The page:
The chief neurosurgical resident at Emory University Hospital, Cargill Alleyne, begins the operation. He slices the skin on the skull to make a semi-circular flap that can be pushed aside. He drills holes along the top of the skull, then down toward the ear and back up along the temple. He cuts between the holes with a special burr, then pulls off a section of bone and sets it aside.
After Dr. Alleyne has carved open a window on the brain, Dr. Barrow puts on a dark green sterile gown and gloves. He dons glasses with magnifying lenses set into them and a headset with fiber optic cables that release a dull blue glow. The cables conduct light from a box behind Dr. Barrow, then wrap over his hair and plug into a spotlight that shines out from his forehead.
Dr. Barrow pushes down in a fissure in the brain, moving toward an aneurysm so he can put a metal clip on it. When he is ready to work under the microscope, a nurse strips off his head gear. He sits in the microscope chair and rolls up to the patient so that his knees are under the table. His feet operate pedals that control the microscope, the drill, and an electrocautery device, which uses electrical current to cut tissue. He holds the electrocautery probe in his right hand and a suction tube to draw away blood in his left.
One of the spectators in the operating room is Walter Johnson, a neurosurgeon with strong, puffy hands, a calm manner, and collar-length gray hair. Dr. Johnson is a member of the neurosurgery department at Emory, but he practices about 130 miles away, in Dalton, Ga., a manufacturing town that bills itself as the carpet capital of the country.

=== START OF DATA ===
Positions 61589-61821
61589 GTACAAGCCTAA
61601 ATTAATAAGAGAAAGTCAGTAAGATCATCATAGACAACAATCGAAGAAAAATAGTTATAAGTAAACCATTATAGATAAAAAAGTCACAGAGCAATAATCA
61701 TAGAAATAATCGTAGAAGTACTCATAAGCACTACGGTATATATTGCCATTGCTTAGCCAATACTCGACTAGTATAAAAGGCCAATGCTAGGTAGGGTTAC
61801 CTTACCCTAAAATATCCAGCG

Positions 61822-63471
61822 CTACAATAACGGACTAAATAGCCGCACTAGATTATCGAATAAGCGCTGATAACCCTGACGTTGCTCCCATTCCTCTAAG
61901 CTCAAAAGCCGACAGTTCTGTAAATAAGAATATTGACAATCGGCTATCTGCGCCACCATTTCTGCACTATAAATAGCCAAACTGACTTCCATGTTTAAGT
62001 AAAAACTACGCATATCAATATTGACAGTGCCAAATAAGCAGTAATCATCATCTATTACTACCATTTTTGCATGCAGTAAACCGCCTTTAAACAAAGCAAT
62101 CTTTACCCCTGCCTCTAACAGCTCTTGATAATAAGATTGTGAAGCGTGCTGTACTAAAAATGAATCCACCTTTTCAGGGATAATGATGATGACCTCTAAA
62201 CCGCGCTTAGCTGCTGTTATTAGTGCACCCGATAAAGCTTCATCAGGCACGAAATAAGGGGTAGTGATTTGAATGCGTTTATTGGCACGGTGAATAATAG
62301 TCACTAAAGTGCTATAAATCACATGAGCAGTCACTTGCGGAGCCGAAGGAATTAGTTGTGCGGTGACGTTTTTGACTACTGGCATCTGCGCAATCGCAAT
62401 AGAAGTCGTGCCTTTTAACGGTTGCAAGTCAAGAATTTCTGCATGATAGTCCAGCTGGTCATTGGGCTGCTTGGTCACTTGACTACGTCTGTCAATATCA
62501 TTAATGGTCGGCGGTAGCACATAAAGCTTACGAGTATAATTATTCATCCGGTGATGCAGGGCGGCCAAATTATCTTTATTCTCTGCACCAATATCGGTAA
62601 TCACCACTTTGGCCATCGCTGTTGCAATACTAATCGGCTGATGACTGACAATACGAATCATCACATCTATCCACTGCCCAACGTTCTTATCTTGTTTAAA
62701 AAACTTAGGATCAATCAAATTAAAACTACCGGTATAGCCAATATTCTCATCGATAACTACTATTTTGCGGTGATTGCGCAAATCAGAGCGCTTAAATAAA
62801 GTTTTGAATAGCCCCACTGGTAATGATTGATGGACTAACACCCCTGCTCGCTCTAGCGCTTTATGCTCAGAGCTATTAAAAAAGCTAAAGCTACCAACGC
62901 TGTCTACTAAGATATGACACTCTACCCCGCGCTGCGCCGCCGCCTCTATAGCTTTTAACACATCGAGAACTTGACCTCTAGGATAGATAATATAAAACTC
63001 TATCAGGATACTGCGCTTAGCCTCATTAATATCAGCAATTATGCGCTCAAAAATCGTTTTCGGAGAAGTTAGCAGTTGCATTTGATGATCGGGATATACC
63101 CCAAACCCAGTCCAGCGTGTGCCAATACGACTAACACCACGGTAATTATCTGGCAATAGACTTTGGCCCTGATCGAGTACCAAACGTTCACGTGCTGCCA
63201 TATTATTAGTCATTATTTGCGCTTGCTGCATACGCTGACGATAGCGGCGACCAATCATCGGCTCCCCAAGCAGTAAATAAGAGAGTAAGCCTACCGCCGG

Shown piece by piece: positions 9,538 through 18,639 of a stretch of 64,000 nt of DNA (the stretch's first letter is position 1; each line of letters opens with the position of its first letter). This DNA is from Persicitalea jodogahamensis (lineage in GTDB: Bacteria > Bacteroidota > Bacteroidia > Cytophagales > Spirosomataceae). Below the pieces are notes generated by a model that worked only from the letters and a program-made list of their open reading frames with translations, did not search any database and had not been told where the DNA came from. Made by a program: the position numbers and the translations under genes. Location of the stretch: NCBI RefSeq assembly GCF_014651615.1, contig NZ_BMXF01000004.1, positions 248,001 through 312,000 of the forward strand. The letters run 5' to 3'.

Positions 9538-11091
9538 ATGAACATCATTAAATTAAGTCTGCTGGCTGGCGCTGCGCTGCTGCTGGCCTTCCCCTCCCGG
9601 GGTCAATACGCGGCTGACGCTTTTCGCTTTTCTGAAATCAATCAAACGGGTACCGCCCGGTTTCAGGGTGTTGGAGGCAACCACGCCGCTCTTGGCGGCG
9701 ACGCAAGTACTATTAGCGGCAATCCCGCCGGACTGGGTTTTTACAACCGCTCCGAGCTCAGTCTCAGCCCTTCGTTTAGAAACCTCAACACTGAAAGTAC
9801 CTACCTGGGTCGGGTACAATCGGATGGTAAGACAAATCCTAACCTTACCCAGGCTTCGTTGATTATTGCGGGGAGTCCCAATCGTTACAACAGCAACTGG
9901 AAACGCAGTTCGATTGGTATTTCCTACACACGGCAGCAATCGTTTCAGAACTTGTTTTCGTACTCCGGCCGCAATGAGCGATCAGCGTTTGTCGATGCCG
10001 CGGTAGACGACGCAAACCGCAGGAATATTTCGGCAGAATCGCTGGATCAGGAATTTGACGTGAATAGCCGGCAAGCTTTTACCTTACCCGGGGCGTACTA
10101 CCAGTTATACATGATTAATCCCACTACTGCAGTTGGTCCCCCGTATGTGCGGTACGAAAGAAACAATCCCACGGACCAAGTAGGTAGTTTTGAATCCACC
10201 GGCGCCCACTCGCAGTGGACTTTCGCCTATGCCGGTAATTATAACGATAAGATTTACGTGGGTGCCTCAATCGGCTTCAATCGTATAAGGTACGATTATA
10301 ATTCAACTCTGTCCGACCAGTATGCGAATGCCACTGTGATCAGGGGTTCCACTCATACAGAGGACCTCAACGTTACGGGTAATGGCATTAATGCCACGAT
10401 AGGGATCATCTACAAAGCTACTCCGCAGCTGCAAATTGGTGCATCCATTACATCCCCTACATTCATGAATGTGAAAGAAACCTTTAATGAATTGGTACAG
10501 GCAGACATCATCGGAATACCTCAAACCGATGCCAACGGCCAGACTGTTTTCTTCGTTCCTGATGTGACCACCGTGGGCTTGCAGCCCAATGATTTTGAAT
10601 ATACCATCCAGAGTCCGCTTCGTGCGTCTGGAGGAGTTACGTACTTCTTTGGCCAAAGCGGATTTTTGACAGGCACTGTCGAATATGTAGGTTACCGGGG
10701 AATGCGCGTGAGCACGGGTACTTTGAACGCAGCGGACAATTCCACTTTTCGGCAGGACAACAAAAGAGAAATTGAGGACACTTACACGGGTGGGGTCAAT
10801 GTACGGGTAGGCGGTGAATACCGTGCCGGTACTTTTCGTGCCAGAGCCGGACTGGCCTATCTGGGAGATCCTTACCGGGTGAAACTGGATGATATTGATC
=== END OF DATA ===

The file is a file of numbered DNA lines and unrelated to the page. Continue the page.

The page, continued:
Dr. Johnson inspects a row of images clipped to a light box that is hanging on the tiled operating room wall. Known as angiograms, the images were taken of the patient's head before the operation, and are made by filling the arteries with a dye that blocks X-rays. The arteries show up looking like gnarled black trees on the gray background of the X-ray film.
After Dr. Barrow clips the aneurysm, a new angiogram indicates that an important artery isn't filling up with blood. If the blood flow is blocked, Dr. Johnson says, the patient would have a stroke on the dominant side of her brain. "She couldn't speak," he says. "She'd lose the use of her legs."
Dr. Barrow gets back into his microscope chair to search for trouble, such as an artery that has gone into a constricting spasm. But all the visible arteries seem to be fat with blood, and so he asks the radiologist for another angiogram. A second image indicates that all arteries are functioning, and Dr. Alleyne starts the job of closing up the patient's skull.